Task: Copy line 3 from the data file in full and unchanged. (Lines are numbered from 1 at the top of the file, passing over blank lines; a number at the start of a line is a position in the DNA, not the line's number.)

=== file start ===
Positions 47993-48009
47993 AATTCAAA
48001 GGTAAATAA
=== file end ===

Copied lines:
48001 GGTAAATAA